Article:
German Historical Institute in Warsaw
in cooperation with The Tadeusz Manteuffel Institute of History of the Polish Academy of Sciences
and The Polin Museum of the History of Polish Jews
'Space' as a category in the research of the history of the Jews in Poland (16th – 19th Centuries).
11 – 13 September 2017
'Space' is a category often used by anthropologists, sociologists and historians. Over the last couple of decades, many historical works describing some historical spaces have been published. Jewish scholars have devoted their attention to this category as well. It seems that in the Jewish context, this category might be very significant. The Jews lived in a place among the other nationalities, and they constructed social spaces in interaction with Christian neighbors, while also simultaneously creating a spiritual space. Although this category of 'space' has been used in historical research and in Jewish Studies, there is as yet no research which has adopted the category in the research of the history of Polish Jews in the early modern period and the early 19th century.
The aim of our workshop is to show how the category of 'space' can be used in the research of the history of the Jews in Poland from the 16th century to the early 19th century.
As a basis for our workshop we propose using the definition of 'space' formed by Henry Lefebvre. Following his criteria, we plan to divide our workshop into 3 sections in which we will examine different aspects of space.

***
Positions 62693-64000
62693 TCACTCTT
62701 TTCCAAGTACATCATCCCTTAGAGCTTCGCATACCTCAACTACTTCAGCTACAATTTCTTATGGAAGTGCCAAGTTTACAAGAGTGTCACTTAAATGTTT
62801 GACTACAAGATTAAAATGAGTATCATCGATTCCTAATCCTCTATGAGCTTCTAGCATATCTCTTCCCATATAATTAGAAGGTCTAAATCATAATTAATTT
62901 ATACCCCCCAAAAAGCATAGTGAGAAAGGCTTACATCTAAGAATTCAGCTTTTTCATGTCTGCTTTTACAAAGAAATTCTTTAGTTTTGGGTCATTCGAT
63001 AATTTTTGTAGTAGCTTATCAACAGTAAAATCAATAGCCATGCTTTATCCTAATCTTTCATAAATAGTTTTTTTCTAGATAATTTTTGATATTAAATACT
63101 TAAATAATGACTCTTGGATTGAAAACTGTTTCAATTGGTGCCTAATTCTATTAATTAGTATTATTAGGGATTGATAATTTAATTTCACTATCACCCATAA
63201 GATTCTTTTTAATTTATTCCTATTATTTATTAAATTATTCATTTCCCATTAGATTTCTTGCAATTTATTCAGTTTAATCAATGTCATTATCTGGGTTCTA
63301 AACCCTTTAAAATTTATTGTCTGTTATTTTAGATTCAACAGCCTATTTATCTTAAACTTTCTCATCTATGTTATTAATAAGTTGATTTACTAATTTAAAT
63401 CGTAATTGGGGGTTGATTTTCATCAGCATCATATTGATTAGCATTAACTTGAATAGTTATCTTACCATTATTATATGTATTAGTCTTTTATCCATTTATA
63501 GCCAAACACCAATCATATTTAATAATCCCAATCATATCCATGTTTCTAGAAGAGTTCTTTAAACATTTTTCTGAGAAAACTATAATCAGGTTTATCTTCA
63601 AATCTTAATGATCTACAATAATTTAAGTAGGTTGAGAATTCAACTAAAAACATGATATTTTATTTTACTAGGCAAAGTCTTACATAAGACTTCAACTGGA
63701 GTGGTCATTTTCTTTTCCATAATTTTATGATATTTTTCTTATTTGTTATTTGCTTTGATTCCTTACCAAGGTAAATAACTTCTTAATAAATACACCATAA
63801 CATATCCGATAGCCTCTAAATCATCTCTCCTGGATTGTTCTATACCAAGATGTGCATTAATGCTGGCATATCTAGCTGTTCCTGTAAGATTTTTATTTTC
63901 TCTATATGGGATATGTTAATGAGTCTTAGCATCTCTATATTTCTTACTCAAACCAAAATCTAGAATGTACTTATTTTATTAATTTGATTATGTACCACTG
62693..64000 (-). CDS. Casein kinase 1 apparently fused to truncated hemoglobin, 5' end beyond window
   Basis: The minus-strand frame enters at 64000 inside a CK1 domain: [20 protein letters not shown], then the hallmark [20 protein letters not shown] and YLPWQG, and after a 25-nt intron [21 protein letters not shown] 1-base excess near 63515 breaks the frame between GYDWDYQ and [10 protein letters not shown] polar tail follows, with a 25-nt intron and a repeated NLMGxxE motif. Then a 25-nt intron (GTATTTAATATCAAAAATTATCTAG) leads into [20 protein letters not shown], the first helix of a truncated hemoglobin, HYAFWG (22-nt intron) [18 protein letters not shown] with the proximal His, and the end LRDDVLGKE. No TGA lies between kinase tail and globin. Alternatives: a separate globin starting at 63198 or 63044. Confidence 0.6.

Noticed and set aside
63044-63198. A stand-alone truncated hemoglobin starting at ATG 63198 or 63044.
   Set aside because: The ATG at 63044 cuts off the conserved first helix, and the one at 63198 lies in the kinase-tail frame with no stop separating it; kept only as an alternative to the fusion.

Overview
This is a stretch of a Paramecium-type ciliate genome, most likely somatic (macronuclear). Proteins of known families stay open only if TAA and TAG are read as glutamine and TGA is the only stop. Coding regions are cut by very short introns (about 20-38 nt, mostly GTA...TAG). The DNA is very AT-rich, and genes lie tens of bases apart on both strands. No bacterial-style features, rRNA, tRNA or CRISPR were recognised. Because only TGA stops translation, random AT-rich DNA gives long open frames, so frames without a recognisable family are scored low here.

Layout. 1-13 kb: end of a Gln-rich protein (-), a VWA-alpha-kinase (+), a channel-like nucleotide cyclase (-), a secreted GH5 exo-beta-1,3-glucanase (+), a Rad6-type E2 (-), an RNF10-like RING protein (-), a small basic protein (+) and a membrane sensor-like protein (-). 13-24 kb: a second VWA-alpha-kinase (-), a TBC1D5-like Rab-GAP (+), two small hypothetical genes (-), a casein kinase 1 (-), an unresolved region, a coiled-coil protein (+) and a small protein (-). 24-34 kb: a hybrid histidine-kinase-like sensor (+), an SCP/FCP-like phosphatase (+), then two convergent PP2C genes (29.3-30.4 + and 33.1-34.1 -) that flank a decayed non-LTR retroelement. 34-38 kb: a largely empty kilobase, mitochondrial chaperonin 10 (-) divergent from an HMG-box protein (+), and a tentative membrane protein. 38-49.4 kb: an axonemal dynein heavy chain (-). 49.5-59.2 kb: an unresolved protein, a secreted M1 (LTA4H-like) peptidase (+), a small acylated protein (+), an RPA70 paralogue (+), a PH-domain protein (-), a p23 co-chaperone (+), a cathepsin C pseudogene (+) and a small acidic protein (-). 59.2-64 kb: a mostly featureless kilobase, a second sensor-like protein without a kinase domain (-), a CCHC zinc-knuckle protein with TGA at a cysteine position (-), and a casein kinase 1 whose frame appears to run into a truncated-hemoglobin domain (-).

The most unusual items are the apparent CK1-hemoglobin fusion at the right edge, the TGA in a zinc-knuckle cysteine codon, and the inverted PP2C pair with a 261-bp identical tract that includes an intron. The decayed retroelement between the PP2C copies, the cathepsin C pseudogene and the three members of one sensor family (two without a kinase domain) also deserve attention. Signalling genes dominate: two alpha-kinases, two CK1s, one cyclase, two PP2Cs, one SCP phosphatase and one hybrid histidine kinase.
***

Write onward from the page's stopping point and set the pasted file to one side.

1. Spatial practices – which means the daily activities of spaces
2. Representation of spaces – abstract concepts that represent different spaces ( e.g., architecture, laws )
3. Lived spaces as a response to spaces and its representation in symbols.
We invite scholars representing historical disciplines and other social sciences to submit proposals under one of these headings. Presentations devoted to daily activities of space would mean, for example, economic activity, daily interactions with Christians, and the like; those focused on abstract concepts would be, for example, laws determining Jewish life in Old Poland, the structure of the Jewish community, the history of architecture; and those describing symbolical concepts connected to space. Papers exploring multi- or interdisciplinary approaches and comparative in character will be especially welcome. We are eager to encourage scientists from different perspectives and viewpoints to discuss these and more questions.
The conference will be held in English
Abstract proposals of no less than 250 and no more than 500 words should be sent to: email@example.com
Deadline for submitting abstracts: 15 April 2017
Notification of acceptance: May 2017
Conference venue: Warsaw, Polin Museum of the History of Polish Jews